Michael Goldstein and Greg Ferenbach represent Dow Lohnes, a Washington, DC firm with one of its specializations in higher education law.  They have been very helpful in interpreting the federal versions of the state authorization regulation.  After our post yesterday on the timeline, they thought it would be helpful to provide their reading on the timeline.

As evidenced from a number of posts, the issuance the Department of Education’s Second Dear Colleague Letter, dated April 20, 2011 (“DCL-2”) has resulted in a collective sigh of relief.  The Sword of Damocles, aka Federal enforcement of state requirements for the authorization of cross border e-learning, has been removed, at least for a few years.  The enforcement clock has been pushed back to July 1, 2014.  Have a nice summer.

But has it?  It is not correct to assume that the Department has agreed to a moratorium until July 1, 2014 on Federal enforcement of the requirement that institutions secure necessary state authorization for cross-border online enrollments.  (As an aside, no one talks much about this, but regardless of the Department of Education’s enforcement efforts, compliance with state law cannot be ignored, particularly as states become more sensitive to the issues.)

DCL-2 contains the following statement:

Clarification of Enforcement. With regard to the State authorization provisions at 34 C.F.R. § 600.9(c), the Department will not initiate any action to establish repayment liabilities or limit student eligibility for distance education activities undertaken before July 1,2014, so long as the institution is making good faith efforts to identify and obtain necessary State authorizations before that date.  (Emphasis added.)

DCL-2 goes on to describe examples of “good faith efforts” which are in fact very diffuse and seem to indicate that any reasonable effort intended in the end to secure compliance with state rules is sufficient.  And DCL-2 adds the following clarifying sentence, which appears to obviate the need to secure affirmative evidence that a state does not require authorization for the institution’s activities within its borders:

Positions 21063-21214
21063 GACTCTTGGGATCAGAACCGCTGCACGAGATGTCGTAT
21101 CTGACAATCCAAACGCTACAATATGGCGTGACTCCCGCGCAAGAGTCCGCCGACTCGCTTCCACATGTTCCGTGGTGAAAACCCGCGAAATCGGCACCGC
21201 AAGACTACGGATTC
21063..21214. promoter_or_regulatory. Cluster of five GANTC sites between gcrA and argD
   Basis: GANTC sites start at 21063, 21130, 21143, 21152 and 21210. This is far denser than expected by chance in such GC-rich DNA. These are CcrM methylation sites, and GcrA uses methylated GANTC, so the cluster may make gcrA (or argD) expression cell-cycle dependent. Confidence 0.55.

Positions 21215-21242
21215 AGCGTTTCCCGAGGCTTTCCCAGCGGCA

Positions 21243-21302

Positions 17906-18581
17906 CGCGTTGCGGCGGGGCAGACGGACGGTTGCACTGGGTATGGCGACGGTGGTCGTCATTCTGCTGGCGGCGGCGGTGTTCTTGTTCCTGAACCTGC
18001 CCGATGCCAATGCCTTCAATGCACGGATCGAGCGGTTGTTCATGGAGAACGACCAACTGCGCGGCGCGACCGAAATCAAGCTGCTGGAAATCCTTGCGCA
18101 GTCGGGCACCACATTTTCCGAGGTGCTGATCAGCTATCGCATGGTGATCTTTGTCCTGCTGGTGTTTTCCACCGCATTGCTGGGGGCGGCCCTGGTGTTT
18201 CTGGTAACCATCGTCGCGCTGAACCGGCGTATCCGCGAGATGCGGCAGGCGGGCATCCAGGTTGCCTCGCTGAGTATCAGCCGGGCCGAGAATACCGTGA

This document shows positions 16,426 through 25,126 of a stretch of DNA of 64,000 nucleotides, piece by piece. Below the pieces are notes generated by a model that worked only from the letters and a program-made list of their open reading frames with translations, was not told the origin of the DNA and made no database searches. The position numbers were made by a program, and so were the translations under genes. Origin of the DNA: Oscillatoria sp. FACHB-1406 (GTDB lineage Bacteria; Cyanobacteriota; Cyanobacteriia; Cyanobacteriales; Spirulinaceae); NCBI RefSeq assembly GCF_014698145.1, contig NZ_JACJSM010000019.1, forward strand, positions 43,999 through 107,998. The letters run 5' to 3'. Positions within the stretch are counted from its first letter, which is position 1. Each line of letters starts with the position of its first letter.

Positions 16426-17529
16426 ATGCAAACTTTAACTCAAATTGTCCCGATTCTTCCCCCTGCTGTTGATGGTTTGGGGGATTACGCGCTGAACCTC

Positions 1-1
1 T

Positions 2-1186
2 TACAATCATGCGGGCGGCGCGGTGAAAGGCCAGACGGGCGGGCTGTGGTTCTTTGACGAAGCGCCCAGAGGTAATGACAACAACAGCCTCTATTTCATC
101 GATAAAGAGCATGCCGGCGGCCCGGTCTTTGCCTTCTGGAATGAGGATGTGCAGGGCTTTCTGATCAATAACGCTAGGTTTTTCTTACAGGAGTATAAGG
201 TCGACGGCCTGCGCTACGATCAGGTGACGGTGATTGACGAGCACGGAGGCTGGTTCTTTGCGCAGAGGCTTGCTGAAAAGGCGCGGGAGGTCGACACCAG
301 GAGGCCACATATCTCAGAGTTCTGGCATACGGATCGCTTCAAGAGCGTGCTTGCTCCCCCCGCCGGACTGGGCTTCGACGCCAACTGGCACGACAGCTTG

If a State has no applicable regulation or law, then no action on the part of the institution is required.

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However, a careful reading of the very next sentence calls into question the reality of the 2014 reprieve:

Where States are in the process of establishing new requirements or creating application procedures, institutions acting in good faith would be expected to seek authorization under the new requirements or procedures only after they are established.

The first clause and the insertion of the word “only” simply means that there is no requirement to seek approval where there are not yet procedures and requirements to follow.  That makes perfect sense.   But recasting the sentence to eliminate the situation where rules are not in effect yields the following:

[I]nstitutions acting in good faith would be expected to seek authorization under the new requirements or procedures * * * after they are established.

The obvious corollary is that where requirements and procedures are already established, compliance is expected.  Indeed, this sentence is followed by what can only be construed as an admonition:

However, the Department will review carefully instances where an institution may not be acting in good faith, such as where documents show an institution knew of a State requirement and willfully refused to comply with it.